One of our goals with the Arete Insights newsletter is to share our insights into how the investment management business really works. “Lessons from the Trenches” highlights our approach to stock research. Our intent is to share with you some of the tips, tricks, and other tools we have incorporated into our work that may provide you some insights into how we engage in our craft.
As we have mentioned repeatedly, we believe one of the best ways to produce superior performance over time is by buying cheap stocks. We apply a variety of means to establish “cheapness” and it makes sense to better understand some of these methods and why they tend to be more effective than others.
First, it’s important to appreciate that stocks are long-term assets. Corporations have no pre-set expiry and technically can last forever. Therefore, any valuation process ought to represent a long period of time and incorporate the vicissitudes of business cycles, competitive markets, and changes in the cost of capital.
Second, it helps to understand the nature of the task at hand. Investing is fundamentally a process of deferred gratification. The concept is that a small sacrifice today will provide something enough bigger and better tomorrow to be worth waiting for. Since short-term swings in prices contain a great deal of noise, investing is best-suited to those with long time horizons.
The best model we have found that incorporates these tenets is one we license from the Applied Finance Group (AFG). While it involves significantly more work than glancing at a P/E ratio, it allows us to do things most models and metrics cannot. First, since it specifically integrates pro-forma income statements, cash flows and balance sheets, it directly ties forecasts to returns on capital. Those returns are then decayed in a way that fairly accurately represents the real world of business competition. Second, the AFG model allows us to adjust any of the key valuation drivers in order to conduct “what if” scenarios. This allows us to identify specific risks and opportunities for future stock performance.
A big part of why the model works so well is because it provides such a nice complement to some human weaknesses. People tend to be pretty good at spotting big contrasts -– like stock prices jumping up or down. We aren’t as good at keeping track of changes that occur only very slowly over longer periods of time. In this sense, the AFG model provides a terrific “corrective lens” through which to better see stock valuations. Because we can see with greater clarity, we can have greater conviction in our ideas.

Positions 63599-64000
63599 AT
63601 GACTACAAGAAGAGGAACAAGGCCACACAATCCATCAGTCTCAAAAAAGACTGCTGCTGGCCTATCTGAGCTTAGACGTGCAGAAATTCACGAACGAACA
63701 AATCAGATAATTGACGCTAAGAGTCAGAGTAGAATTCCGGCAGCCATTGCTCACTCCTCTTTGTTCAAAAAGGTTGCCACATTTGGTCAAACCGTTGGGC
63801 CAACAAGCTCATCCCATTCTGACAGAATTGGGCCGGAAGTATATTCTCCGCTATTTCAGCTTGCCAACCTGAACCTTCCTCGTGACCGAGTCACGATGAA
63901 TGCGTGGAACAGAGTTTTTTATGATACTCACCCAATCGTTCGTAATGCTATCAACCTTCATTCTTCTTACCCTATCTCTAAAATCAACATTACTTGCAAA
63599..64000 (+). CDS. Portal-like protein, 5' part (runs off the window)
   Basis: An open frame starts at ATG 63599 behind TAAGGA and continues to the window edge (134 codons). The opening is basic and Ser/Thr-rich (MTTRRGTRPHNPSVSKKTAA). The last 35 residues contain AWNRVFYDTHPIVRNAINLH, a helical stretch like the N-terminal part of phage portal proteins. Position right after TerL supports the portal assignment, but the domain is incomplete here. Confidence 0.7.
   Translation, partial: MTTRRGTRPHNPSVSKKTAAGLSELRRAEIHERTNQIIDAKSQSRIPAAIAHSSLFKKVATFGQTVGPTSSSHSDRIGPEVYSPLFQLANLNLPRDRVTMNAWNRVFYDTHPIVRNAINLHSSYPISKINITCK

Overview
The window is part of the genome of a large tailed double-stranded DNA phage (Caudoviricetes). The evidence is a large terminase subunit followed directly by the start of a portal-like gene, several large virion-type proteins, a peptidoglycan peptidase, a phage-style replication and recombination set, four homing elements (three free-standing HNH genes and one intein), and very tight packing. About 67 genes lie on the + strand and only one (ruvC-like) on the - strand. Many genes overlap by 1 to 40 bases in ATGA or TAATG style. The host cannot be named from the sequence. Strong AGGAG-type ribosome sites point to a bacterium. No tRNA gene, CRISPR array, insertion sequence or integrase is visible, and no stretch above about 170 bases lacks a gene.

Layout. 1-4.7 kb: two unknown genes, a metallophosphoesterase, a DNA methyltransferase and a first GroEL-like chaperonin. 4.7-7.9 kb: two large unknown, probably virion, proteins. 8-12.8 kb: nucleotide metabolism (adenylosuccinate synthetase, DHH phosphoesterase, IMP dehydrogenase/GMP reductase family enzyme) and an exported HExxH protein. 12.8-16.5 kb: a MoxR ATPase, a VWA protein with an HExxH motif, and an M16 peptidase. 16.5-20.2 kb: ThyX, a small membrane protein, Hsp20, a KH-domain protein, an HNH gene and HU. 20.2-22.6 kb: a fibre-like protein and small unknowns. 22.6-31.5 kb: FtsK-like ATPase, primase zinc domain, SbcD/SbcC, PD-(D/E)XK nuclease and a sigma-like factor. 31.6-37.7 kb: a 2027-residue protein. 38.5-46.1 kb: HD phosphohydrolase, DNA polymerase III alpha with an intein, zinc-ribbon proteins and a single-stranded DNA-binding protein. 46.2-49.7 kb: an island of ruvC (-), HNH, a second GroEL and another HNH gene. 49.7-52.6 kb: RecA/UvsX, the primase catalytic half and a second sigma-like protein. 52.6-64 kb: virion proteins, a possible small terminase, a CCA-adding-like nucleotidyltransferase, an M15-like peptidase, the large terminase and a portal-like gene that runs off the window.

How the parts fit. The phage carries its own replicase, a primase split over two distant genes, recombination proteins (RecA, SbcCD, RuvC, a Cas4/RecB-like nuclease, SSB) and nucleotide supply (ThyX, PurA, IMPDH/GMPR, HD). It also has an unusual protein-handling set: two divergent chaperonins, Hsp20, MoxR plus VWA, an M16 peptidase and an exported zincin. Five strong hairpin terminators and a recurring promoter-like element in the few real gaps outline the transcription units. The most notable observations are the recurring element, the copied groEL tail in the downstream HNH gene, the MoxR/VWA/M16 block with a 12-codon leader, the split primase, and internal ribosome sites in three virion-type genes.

The strengths of the AFG model and how we use it also helps highlight many of the mistakes made by other market participants. One common mistake is to rely heavily on a P/E ratio. Many do this because it is quick and easy -– and it is. Unfortunately it can also be worse than inaccurate; it can be downright misrepresentative. Businesses with any variability in profitability, any cyclicality, or any variance in capital spending can be significantly misrepresented by a single year’s P/E ratio.
Another common mistake which we increasingly see is that of applying today’s artificially low discount rate to the entire long-term stream of cash flows. The argument goes something like, “When rates are this low, P/E ratios deserve to be higher.” This flawed logic masks over a huge risk: We don’t know when rates will change or by how much. Since these rates are used to discount cash flows over a very long period of time, the overall valuation is very sensitive to this variable. If rates go up a lot, and in just a few years, the discounted value of cash flows will be very substantially lower. Applying a very short-term perspective to a very long-term proposition can result in painful disparities when things change and these misperceptions are preventable.
The AFG model is very sophisticated and we continually update and refine our work with it. This effort gives Arete an enormous advantage in calibrating what to pay for various stocks. Nonetheless, the basic lessons of our valuation work are very accessible: Beware of undue emphasis on short-term metrics that do not reflect the patterns and volatility that can be expected over the life of the asset.
While there are many investment management shops with different strengths, it really is amazing how superficial most valuation work is. Most people care a lot about not spending too much on things. They should make sure their investment managers are just as frugal in buying stocks for them.